Which is the most important Christian festival: Christmas, Good Friday or Easter? Or even Ascension Day or Pentecost? Commercially and in modern western culture at least, it is Christmas, followed by Easter. Although Good Friday is still officially a Bank Holiday in the UK, the retail industry ignores that, while Pentecost (Whitsun) and Ascension are no longer even holidays, but have been replaced by other days.
It’s actually quite a profound question. What is your answer? I now think that perhaps Christmas is the most significant (note the “perhaps”), but is that because Christmas Day is only a few days away!
We are surrounded by the most amazing universe and world. Even the sciences still can’t explain how it all started although they are revealing so many extraordinary wonders as people go further back in time and space whilst also delving deeper into the minutest structures, showing a universal pattern and system which is both incredibly complex whilst also being simple. I haven’t always believed that God is the source and creator of everything, including humankind – but how else has everything been made out of nothing?
It’s significant that the Bible says that God created humankind in God’s own image and likeness (Genesis 1:26), albeit through evolutionary processes. God is at the core of everything in creation, but especially so in people. God’s very Being is intrinsically part of every person, giving us life and light; and God has given us the same free will that he has – the freedom to make choices. But history and cultures and religions all over the world, including the Bible, tell the story of humankind repeatedly making the wrong choices and ignoring the fact that God is present in and an intrinsic part of the whole of creation.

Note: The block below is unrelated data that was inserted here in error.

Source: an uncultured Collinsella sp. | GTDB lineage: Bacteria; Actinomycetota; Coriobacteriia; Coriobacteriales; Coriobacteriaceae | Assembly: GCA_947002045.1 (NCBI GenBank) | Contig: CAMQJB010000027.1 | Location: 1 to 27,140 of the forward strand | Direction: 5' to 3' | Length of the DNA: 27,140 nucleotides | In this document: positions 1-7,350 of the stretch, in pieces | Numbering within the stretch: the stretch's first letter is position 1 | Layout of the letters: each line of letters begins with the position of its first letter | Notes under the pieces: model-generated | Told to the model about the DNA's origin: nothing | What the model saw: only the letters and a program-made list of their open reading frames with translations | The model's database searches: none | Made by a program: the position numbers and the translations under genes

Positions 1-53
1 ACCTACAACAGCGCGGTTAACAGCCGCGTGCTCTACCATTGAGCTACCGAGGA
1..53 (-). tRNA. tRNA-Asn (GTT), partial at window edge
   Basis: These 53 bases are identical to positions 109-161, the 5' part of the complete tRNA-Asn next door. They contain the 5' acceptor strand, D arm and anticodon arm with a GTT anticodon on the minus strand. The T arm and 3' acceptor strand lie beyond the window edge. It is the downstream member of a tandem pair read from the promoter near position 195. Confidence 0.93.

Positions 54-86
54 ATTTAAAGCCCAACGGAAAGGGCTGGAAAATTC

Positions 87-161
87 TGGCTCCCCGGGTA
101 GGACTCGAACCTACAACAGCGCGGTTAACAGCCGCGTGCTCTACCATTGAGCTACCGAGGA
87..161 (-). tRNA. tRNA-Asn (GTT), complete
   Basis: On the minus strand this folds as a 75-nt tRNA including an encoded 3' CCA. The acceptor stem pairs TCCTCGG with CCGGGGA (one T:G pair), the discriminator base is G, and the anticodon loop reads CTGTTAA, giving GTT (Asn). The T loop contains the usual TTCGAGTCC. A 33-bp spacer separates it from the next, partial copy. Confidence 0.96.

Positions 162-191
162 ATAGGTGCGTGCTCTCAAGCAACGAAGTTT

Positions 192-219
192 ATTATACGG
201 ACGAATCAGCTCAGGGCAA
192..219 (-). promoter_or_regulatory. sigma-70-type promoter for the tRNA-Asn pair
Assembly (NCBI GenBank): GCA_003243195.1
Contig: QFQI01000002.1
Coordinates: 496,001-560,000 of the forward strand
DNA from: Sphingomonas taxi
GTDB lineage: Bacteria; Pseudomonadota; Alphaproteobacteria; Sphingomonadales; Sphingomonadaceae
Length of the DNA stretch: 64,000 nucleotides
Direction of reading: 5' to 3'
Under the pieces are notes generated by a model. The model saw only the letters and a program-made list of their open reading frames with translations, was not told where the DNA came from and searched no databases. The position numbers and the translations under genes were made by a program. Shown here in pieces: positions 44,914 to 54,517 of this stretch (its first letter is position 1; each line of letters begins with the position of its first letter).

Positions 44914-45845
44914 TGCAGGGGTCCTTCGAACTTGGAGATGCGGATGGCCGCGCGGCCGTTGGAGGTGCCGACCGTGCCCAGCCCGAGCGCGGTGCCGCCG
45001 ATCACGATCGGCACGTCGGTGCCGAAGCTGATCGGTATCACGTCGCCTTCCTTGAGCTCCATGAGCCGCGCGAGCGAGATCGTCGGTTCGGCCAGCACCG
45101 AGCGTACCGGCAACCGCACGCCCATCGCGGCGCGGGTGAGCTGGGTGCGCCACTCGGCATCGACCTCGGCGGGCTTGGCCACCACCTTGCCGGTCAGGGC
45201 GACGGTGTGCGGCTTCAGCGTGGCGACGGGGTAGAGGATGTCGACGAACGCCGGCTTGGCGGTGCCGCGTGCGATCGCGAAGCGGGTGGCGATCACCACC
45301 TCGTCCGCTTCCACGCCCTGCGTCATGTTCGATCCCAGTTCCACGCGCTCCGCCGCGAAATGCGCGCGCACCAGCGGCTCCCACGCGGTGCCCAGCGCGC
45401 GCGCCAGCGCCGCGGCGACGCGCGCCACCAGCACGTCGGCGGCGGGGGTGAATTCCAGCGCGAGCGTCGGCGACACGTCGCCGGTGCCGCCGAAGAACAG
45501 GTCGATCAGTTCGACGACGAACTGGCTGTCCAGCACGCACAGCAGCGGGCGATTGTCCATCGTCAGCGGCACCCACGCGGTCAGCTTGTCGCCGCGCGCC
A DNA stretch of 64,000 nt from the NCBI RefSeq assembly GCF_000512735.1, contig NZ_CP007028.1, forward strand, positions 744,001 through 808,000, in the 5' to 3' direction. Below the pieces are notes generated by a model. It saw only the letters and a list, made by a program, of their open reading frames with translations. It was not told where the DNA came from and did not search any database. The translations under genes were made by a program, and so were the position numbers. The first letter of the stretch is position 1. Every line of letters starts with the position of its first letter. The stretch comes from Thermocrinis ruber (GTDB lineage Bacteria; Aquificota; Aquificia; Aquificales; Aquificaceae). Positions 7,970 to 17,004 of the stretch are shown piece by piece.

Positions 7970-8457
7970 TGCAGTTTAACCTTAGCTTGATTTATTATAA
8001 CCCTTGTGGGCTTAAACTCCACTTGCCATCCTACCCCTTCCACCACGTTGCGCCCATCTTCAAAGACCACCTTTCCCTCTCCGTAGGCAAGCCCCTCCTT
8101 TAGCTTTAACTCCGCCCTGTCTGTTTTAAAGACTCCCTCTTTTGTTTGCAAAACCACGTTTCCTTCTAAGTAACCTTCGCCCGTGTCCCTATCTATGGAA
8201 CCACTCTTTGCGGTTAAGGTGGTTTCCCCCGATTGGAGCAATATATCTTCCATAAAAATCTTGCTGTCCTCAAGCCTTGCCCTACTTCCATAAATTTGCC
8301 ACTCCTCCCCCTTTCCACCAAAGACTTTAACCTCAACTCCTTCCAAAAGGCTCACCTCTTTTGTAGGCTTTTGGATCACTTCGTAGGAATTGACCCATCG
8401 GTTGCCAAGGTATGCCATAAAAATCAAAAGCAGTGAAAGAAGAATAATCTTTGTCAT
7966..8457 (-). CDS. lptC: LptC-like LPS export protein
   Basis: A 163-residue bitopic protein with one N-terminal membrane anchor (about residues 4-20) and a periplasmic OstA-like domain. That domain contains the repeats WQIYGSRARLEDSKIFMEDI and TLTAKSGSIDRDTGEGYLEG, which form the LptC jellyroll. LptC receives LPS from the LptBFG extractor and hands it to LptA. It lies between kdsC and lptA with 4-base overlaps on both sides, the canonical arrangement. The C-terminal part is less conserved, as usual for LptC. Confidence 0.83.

The birth of Jesus, to an insignificant and poor couple who were not even married, and at an insignificant time in terms of the evolution of creation, was God’s most dramatic attempt to show us his Way, his Truth and his Life (John 14:6). Jesus really was an ordinary human being who, as he “grew in wisdom and stature” (Luke 2:52), was learning to recognise that God was part of his being as well as beyond him, and that he had the freedom of choice whether or not to live according to God’s Truth in God’s Way (eg: Matthew 4). But it was a struggle for him – which is reassuring for us!
By recognising and allowing the Being of God within him to develop and grow as a result of the choices he made, Jesus showed us what it means to be created in the image and likeness of God. In a world where we all so often make the wrong choices, Jesus ended up being killed because people chose to reject God’s Way and ignore the Truth whereas Jesus continued to make the right choices, hard though it was.
The ordinary, human birth of Jesus, which we are about to celebrate once again, really does give hope and assurance that God is not only around us and above us, or even just with us and in us. He is somehow an intrinsic part of our very being, making us in his image and likeness. Just as Jesus was conceived and grew within and beyond Mary, so also God created our inmost selves in his image, knitting us together in our mothers’ wombs. God knows us through and through – our beings held no secrets from God while we were being formed in secret (Psalm 139:13-15). Having been made in the image and likeness of God and been born, just as Jesus was, we all have the potential to live as Jesus did when we recognise and trust the deepest meaning and truth of the birth of God within Jesus. May we discover more fully the Way, the Truth and Life as we recognise and acknowledge that God is within and part of each one of us, as revealed in Jesus, and that just as Jesus was raised from death to eternal Life, so also are we. God’s Light is in the world for eternity and is in each one of us – it can never be completely extinguished or overcome by darkness, no matter what our circumstances are.
Come, let us celebrate!